Despite the rapid pace of discovery in health care, only a small part of routine medical therapy provided to individual patients is based on the highest level of evidence, the phase 3 patient-centered RCT.  An even smaller amount of high-quality evidence supports systems of health care delivery.   The underlying reasons for this include research studies with highly restrictive inclusion and exclusion criteria, limited testing of health care delivery strategies, and the high cost of RCTs as they are currently conducted.   There is increasing demand for high-quality evidence to determine the most effective treatment, diagnostic strategy and health care delivery system.  Comparative effectiveness studies are in high demand and new initiatives targeted at translating evidence-based practices into routine clinical care are being enacted.  The Million Hearts, a collaboration across several federal agencies, is one such initiative with the goal of preventing one million heart attacks and strokes over five years by translating the evidence base in cardiovascular prevention (aspirin, blood pressure control, cholesterol management, and smoking cessation) to the greater population. To meet this increasing demand for high-quality evidence in the health care arena, efficient, low-cost strategies for the conduct of large-scale, high-impact RCTs are needed.

The advancing electronic resources of the health care delivery system, the development of private-sector high-quality mega-registries, and the increasingly integrated health care environment offer such an opportunity.  The Federal Government’s mandate for physician practices to adopt electronic medical records, the use of patient registries, and the growth of personal health records has resulted in comprehensive data systems that could be utilized for the recruitment and conduct of RCTs.  Health care payers are also embracing studies to increase the evidence base for models of care delivery (e.g., innovative teams or referral patterns), treatment models (e.g., intensive titration of therapy), and incentive strategies (e.g., pay for performance).  Patient advocacy groups have initiated databases of volunteers willing to enroll in clinical studies. The development of inexpensive mobile and web technologies to collect data from individuals may also expand the opportunity for less expensive trials.   The intersection of these movements has provided an opportune time to develop and implement more streamlined RCTs.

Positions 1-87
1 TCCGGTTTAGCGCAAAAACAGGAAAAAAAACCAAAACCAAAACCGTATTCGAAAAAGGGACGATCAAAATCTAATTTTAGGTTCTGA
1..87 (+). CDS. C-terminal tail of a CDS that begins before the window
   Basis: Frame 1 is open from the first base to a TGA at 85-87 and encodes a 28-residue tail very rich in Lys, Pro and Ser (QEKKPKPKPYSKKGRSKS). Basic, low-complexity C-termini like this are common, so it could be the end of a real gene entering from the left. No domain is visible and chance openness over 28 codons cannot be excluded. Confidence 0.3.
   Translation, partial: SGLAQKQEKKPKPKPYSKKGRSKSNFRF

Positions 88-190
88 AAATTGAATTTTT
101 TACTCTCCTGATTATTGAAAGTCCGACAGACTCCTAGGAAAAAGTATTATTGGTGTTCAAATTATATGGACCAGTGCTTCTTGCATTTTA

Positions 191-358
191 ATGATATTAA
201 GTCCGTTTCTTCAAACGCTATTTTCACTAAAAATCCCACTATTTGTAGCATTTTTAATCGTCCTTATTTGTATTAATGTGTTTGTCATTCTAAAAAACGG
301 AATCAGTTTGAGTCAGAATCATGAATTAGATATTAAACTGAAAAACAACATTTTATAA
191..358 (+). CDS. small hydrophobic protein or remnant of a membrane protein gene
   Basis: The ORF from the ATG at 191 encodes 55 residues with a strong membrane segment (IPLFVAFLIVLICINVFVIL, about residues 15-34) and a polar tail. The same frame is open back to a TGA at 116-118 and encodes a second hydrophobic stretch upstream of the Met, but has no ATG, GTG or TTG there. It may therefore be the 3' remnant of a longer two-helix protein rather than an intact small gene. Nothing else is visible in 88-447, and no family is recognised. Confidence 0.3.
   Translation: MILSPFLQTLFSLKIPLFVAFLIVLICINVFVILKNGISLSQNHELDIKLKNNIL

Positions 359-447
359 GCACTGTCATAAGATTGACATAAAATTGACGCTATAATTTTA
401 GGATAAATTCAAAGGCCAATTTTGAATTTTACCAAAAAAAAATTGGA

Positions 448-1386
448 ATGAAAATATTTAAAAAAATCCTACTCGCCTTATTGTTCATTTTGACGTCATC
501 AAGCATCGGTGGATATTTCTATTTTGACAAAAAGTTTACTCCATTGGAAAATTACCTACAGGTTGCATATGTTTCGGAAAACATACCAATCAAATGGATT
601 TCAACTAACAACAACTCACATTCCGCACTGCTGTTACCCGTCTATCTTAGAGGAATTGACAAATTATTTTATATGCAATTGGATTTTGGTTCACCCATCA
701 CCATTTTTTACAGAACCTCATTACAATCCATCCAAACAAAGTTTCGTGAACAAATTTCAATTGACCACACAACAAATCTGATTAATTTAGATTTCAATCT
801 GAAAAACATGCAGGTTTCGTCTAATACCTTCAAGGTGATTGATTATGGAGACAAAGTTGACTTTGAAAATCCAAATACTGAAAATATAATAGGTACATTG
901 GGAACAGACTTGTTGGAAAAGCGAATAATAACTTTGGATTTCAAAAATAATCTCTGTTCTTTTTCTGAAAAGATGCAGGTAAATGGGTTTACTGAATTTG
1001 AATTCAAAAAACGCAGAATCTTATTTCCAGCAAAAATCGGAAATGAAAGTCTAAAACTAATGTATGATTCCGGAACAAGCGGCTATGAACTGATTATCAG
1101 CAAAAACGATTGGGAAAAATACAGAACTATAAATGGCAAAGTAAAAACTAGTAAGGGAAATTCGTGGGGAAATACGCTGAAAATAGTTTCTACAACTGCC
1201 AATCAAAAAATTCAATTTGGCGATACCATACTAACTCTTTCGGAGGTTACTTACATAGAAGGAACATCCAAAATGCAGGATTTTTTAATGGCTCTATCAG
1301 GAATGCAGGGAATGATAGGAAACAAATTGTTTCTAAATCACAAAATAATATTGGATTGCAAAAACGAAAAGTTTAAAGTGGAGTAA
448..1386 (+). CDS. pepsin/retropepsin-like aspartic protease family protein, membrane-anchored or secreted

Purpose

The purpose of this FOA is to encourage investigators to use existing resources to conduct low-cost pragmatic patient-centered randomized controlled trials of interventions targeted at patients, families healthcare providers, communities or health care systems through the integration of RCTs into existing clinical practice settings.  While key features of high-quality clinical trials must be maintained (standardized inclusion and exclusion criteria, randomization, study protocol with standardization where appropriate, masking to treatment assignment to the degree possible, and objective assessment of outcomes), separate research infrastructure and staff should be minimized.  

To be responsive to this FOA, applicants must:

Applications that do not propose to use existing electronic resources, conduct the trial in a real-world setting with minimal inclusion and exclusion criteria, utilize endpoints that are relevant to patients and clinicians, and minimize separate infrastructure will be considered non-responsive.

Milestones and UH2/UH3 transition

Applicants must plan for both a UH2 and a UH3 phase The UH2 section must include a description of the milestones that will be reached at the end of the UH2 phase.   To successfully transition to the UH3 phase, the project must reach the following milestones in addition to any trial specific ones outlined in the application:

Each applicant should submit additional milestones that are specific to their proposed clinical trial.  These should be quantifiable and the metrics to measure success fully explained in the application.  Additional milestones may be negotiated after funding decisions have been made. 

Additional Information
Specific Areas of Research Interest

NHLBI

Examples of studies that would be of interest to NHLBI include, but are not limited to, the following:

NIA

Examples of research topic areas that may be relevant to this FOA include, but are not limited to:

NIDA

Examples of studies that would be of interest to NIDA  include, but are not limited to, the following:

NIDCD

Examples of research topic areas that may be relevant to this FOA include, but are not limited to:

NINR